Such similarity information
need not include continuous evolutionary distances, but could be as simple as assigning similarity values based on general taxonomic group. Our simulations showed that, to some extent, the choice of q did effect the agreement between naïve and similarity-based diversity calculations. Generally speaking, for small positive q values it appears that there was greater #Selleckchem Elafibranor randurls[1|1|,|CHEM1|]# agreement between naïve and similarity-based diversity calculations. These differences were statistically significant when the difference in proportion of agreement between two q was ~ 0.15 (based on Z test for two population proportions). Turning to the impacts of tree typology and sample relative abundance distributions, our results showed that the percent agreement between the naïve and similarity-based diversity calculations decreased slightly with increasing skewed abundance distributions (Figure 5C) and increasing tree imbalance (Figure 5D). This finding is significant because, while tree shape changes greatly between different sized trees , skewed abundance distributions [66, 67] and higher tree imbalances [25, 65] are likely better representations of the majority of true environmental communities than perfectly balanced abundance distributions and phylogenies would be.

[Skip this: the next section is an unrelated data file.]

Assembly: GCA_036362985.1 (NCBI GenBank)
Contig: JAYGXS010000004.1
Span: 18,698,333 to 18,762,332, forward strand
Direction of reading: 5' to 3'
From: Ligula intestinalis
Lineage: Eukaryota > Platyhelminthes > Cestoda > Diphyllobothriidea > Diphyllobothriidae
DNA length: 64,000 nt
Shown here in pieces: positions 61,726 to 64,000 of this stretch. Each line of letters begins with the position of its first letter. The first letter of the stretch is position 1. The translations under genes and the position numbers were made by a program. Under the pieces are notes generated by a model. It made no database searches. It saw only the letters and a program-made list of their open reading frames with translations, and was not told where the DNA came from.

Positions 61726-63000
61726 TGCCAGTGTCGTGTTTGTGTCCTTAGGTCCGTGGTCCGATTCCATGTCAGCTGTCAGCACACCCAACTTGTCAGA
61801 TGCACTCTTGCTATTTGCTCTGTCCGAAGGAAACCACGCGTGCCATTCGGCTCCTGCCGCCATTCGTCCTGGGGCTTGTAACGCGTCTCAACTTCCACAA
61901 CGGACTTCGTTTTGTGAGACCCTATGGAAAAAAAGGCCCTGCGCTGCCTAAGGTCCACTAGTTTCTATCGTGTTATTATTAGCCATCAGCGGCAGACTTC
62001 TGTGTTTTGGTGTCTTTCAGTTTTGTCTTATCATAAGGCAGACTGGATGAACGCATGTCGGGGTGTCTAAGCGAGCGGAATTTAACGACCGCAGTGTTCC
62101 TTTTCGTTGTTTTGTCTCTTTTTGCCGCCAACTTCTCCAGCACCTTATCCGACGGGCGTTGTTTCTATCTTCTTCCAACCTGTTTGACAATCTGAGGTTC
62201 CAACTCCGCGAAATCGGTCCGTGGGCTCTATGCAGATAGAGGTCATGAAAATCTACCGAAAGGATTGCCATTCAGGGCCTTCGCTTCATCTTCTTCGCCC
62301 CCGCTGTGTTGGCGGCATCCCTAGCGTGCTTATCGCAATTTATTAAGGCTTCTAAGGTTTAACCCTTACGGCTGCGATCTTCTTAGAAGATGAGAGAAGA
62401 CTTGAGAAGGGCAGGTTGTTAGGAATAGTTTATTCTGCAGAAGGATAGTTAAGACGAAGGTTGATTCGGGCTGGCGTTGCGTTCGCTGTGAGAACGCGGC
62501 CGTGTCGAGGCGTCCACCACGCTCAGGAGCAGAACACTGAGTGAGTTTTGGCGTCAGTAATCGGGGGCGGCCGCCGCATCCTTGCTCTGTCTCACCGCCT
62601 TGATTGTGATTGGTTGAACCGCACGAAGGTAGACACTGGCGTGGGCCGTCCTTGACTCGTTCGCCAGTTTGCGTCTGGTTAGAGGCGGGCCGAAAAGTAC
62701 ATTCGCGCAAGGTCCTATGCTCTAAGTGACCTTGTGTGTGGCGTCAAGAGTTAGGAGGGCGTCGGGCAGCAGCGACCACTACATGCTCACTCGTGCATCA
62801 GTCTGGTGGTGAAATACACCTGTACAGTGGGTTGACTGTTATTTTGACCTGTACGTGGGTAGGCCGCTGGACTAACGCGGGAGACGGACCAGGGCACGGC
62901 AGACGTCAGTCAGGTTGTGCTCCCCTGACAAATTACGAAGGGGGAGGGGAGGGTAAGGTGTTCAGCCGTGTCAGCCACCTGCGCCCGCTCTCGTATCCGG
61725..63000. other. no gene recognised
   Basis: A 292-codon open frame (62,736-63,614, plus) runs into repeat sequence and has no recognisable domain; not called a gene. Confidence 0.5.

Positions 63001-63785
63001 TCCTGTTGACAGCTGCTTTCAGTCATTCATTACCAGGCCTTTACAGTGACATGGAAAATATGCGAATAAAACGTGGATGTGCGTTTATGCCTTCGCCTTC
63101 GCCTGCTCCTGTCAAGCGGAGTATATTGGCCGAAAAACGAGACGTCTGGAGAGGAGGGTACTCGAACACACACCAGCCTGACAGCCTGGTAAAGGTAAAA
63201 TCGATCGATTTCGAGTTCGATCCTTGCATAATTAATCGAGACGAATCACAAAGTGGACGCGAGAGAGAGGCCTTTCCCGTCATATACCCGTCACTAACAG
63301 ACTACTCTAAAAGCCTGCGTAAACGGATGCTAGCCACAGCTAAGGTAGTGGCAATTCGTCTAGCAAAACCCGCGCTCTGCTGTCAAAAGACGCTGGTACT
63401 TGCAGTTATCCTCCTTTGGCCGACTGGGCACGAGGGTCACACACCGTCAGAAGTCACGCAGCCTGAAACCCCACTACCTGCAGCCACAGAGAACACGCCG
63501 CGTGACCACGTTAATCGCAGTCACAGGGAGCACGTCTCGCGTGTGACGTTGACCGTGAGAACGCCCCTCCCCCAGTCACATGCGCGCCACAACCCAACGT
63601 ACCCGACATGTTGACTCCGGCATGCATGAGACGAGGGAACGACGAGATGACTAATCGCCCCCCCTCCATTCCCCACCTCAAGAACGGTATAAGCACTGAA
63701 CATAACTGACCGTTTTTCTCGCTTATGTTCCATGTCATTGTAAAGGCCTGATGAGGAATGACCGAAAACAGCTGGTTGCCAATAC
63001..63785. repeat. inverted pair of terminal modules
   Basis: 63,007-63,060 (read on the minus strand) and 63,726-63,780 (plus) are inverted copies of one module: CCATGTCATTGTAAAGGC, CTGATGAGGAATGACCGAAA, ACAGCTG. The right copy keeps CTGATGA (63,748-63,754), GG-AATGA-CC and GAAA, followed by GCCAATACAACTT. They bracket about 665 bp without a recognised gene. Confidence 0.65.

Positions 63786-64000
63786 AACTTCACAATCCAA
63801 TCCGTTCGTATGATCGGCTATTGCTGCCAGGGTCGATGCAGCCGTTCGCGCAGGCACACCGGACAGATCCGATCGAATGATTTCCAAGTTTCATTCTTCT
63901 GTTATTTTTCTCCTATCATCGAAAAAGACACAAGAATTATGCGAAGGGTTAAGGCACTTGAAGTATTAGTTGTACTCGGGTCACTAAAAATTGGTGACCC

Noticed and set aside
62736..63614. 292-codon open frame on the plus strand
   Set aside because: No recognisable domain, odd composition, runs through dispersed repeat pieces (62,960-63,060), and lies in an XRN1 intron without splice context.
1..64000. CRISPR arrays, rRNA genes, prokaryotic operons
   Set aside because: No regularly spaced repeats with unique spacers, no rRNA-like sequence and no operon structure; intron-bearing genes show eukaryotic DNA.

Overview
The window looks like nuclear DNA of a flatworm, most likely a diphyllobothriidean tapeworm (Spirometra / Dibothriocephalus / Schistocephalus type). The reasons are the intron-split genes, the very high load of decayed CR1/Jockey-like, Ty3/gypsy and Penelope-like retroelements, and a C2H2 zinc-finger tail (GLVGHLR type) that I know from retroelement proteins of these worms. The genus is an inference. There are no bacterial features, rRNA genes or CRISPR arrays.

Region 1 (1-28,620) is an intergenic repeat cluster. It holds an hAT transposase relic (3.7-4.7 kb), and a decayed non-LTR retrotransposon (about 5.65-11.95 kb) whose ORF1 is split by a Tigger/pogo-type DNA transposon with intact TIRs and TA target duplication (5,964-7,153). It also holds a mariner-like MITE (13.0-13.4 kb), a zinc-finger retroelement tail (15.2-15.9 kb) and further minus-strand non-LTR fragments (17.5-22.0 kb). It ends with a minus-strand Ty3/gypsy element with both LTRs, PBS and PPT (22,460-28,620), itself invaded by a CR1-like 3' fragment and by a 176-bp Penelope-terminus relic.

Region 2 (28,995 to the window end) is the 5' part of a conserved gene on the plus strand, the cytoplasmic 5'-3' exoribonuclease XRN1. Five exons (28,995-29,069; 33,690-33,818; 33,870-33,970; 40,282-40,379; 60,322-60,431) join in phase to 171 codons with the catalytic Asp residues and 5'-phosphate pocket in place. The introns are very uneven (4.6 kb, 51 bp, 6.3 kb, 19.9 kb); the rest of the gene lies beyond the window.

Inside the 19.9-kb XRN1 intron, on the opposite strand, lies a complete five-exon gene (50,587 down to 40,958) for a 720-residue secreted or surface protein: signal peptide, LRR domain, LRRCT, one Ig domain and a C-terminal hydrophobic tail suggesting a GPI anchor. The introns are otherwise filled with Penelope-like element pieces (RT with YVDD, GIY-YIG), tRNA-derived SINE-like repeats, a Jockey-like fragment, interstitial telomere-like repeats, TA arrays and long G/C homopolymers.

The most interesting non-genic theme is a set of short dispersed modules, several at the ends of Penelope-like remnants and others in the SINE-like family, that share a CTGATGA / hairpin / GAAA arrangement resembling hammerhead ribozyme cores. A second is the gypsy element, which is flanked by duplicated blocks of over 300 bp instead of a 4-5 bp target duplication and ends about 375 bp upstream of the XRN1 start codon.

In contrast, the percent of agreement increased slightly with increasing sample size (Figure 5A) and the use of non-ultrametric trees (Figure 5B), which are also likely good representations of the majority selleck products of true environmental microbial communities that may include thousands of OTUs e.g.,  and may produce undated non-ultrametric trees. Since Loperamide these simulations of
phylogenetic trees with characteristics that resemble those of real datasets showed both slight increases and decreases in the percent agreement between the naïve and similarity-based diversity calculations, the percent agreement between naïve and similarity-based diversity calculations for real datasets is probably approximately 50%. Figure 5 Agreement between naïve and similarity-based diversity profiles for different simulated communities. (A) For different numbers of OTUs sampled from the total pool of 2048, (B) for ultrametric (grey) and non-ultrametric trees (white), (C) for communities with different Fisher’s alpha diversity values, (D) for communities with different tree imbalances. For panels (B), (C), &(D) sampled communities sized was 256; (A), (B), &(C) tree imbalance was 9.54; (A), (B), &(D) community abundance distribution was logseries with a Fisher’s Alpha of 1. Proportion of agreement is based on 100 simulations. “black square symbol” (q = 0), “red circle symbol” (q = 1.1) “blue triangle symbol” (q = 3.1), “magenta triangle symbol” (q = 5.1). Conclusions This study explored whether similarity-based diversity profiles can aid our interpretation of microbial diversity.